Regulating Chaos In Direct Selling
Ministry officials say that in near future, the government could amend the Consumer Protection Act, 1986 suitably to include legitimate direct selling operators under its fold
Photo Credit : Subhabrata Das
Nearly a decade of struggle between legitimate direct selling operators and those running Ponzi schemes under the garb of direct selling operations should end, now that the central government has finally put in place guidelines that distinguish the two and bring order in the Rs 8,000-crore direct selling business.
Before the guidelines, the local police often initiated investigations and arrested senior executives of direct selling firms due to a grey area in law that painted pyramid schemes (money circulation schemes that resulted in scams like Saradha and others) and legitimate direct selling operators like Amway, Oriflame or Tupperware with the same brush. One may recall the arrest of William Pinckney, managing director (MD) & CEO of Amway, two years ago. The charges were unethical circulation of money under the Prize Chits and Money Circulation Schemes (Banning) Act, 1978 among others.
On 9 September 2016, the Department of Consumer Affairs came out with detailed guidelines for direct selling companies. State governments will now have to incorporate them and monitor direct sellers in their respective states. Central government too will set up a monitoring authority to address any disputes arising out of direct selling business operations.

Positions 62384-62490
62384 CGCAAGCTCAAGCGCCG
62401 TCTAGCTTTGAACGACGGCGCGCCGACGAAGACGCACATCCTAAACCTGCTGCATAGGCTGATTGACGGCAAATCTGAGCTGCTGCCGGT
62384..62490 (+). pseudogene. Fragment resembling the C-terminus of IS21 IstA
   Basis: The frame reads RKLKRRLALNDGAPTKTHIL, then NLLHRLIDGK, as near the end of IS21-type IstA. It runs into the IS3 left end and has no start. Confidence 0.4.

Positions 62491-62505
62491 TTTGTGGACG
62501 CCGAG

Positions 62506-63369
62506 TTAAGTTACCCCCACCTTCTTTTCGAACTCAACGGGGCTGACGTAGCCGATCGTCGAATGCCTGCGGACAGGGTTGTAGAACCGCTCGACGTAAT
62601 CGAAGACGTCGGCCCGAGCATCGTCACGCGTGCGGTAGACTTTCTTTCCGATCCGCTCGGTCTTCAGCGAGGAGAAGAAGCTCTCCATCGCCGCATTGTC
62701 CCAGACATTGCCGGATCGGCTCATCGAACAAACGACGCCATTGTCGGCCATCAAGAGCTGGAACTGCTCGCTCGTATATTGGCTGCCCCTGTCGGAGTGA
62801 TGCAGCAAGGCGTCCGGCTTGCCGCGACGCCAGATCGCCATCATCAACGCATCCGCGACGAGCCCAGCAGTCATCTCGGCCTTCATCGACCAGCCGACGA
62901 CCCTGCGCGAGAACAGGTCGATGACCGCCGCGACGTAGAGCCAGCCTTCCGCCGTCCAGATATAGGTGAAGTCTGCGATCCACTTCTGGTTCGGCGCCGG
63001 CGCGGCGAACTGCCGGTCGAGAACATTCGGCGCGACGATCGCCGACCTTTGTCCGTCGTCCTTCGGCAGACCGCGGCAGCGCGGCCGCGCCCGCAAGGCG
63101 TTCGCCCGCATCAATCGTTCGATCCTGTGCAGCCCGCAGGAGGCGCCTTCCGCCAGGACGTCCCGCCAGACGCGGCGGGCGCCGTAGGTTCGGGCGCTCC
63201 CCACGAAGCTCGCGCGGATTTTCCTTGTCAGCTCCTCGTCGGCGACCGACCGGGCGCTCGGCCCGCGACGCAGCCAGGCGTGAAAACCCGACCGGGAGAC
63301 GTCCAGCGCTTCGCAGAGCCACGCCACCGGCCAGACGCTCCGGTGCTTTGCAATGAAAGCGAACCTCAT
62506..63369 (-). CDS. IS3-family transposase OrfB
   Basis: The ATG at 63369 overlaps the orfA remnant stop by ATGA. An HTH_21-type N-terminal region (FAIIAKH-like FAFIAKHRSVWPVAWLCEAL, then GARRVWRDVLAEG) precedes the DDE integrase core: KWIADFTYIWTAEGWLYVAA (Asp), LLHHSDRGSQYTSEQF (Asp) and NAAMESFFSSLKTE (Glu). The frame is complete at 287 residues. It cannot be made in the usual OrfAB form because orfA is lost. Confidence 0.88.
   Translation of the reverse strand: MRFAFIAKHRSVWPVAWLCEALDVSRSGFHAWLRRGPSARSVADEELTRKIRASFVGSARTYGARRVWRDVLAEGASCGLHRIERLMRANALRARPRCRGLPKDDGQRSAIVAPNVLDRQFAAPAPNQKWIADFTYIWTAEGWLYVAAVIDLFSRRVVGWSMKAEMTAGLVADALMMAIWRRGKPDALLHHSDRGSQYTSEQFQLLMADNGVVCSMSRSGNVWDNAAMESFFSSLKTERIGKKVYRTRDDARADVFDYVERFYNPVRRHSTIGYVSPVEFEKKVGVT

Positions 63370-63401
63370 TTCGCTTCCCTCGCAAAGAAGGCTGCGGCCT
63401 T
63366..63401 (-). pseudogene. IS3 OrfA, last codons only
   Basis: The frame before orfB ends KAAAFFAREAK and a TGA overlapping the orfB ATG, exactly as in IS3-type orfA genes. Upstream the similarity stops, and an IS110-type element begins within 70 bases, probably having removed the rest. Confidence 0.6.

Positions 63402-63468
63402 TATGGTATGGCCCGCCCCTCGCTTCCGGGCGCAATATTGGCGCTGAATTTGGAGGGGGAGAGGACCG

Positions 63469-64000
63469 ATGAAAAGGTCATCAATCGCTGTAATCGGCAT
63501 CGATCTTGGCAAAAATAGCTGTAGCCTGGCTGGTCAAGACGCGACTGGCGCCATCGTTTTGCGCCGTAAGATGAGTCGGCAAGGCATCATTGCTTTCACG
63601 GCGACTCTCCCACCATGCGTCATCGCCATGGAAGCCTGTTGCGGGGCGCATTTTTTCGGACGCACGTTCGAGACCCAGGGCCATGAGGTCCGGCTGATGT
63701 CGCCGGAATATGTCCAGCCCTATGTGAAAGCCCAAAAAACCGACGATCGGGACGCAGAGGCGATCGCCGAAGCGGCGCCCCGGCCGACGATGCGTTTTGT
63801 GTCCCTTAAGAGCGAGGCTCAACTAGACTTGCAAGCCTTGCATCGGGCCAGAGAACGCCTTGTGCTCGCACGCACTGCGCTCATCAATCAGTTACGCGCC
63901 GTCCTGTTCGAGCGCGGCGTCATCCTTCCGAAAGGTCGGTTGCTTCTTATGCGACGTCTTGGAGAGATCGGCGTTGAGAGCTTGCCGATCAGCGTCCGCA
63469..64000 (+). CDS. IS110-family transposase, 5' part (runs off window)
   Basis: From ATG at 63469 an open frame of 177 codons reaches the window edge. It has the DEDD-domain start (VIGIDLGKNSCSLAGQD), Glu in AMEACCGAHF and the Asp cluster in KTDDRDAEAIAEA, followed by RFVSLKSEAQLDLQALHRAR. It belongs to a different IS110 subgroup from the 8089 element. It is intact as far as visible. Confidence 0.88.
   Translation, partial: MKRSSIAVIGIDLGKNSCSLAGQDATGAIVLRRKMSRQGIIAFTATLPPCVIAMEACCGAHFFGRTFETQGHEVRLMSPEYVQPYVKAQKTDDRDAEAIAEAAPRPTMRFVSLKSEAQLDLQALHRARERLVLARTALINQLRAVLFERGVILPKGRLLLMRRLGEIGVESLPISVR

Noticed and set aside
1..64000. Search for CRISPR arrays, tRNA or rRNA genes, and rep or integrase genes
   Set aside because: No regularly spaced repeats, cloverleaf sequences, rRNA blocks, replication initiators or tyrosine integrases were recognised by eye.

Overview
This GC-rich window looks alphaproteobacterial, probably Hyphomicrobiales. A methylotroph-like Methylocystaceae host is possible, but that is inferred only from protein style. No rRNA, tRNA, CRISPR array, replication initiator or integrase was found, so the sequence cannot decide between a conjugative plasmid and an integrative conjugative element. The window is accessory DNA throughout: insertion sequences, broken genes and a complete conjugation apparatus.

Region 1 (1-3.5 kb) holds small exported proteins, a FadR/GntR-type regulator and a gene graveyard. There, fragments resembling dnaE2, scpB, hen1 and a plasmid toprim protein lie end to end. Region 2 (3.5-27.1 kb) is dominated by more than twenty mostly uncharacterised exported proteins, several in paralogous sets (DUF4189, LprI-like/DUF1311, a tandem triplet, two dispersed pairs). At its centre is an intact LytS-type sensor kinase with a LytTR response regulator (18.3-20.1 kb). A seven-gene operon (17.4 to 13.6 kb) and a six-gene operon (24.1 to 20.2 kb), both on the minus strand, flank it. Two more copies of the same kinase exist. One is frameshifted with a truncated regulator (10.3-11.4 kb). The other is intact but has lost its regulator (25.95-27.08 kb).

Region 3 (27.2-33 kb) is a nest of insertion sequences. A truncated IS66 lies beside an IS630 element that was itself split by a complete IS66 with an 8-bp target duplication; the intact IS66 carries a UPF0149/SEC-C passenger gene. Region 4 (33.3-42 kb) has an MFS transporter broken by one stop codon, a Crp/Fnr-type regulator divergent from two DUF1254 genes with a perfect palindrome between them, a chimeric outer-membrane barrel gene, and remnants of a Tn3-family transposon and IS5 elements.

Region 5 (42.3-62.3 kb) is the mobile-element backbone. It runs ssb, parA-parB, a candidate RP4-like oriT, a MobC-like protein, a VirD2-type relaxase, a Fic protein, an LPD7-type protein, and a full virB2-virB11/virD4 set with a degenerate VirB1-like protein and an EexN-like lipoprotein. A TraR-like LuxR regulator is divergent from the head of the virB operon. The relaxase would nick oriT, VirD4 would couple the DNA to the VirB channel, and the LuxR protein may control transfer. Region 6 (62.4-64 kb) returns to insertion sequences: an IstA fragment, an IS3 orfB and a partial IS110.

Under the new norms, direct sellers will be barred from any remuneration or incentives for recruitment/enrolment of new participants. Also, participants will not be required to pay any entry/registration fee to direct sellers. These firms will have to set up grievance redressal mechanism for consumers and all direct sellers will have to mandatorily comply with the rules within 90 days of their publication in the official gazette. The guidelines also lay down a remuneration system for those engaged by direct selling firms on sharing of incentives, profit and commission.
Ministry officials say that in near future, the government could amend the Consumer Protection Act, 1986 suitably to include legitimate direct selling operators under its fold.
Shilpa Ajwani, MD, Tupperware India, says the guidelines will make the environment more conducive for ethical direct selling companies to grow and create more job opportunities, especially for the women and youth of India. “The guidelines will safeguard the interests of consumers, as well as identify and help protect ethical direct selling companies,” says Anshu Budhraja, CEO, Amway India. Vivek Katoch, director-corporate affairs, Oriflame India, says the direct selling industry now has an operational and definitional clarity. The e-commerce websites won’t be able to sell products of direct selling companies without their approval. Jitendra Jagota, chairman, Indian Direct Selling Association, says the association welcomes the guidelines with open arms
Does this mean that going forward, the police will not harass any direct selling operator? Will these guidelines get statutory teeth? Only time will tell.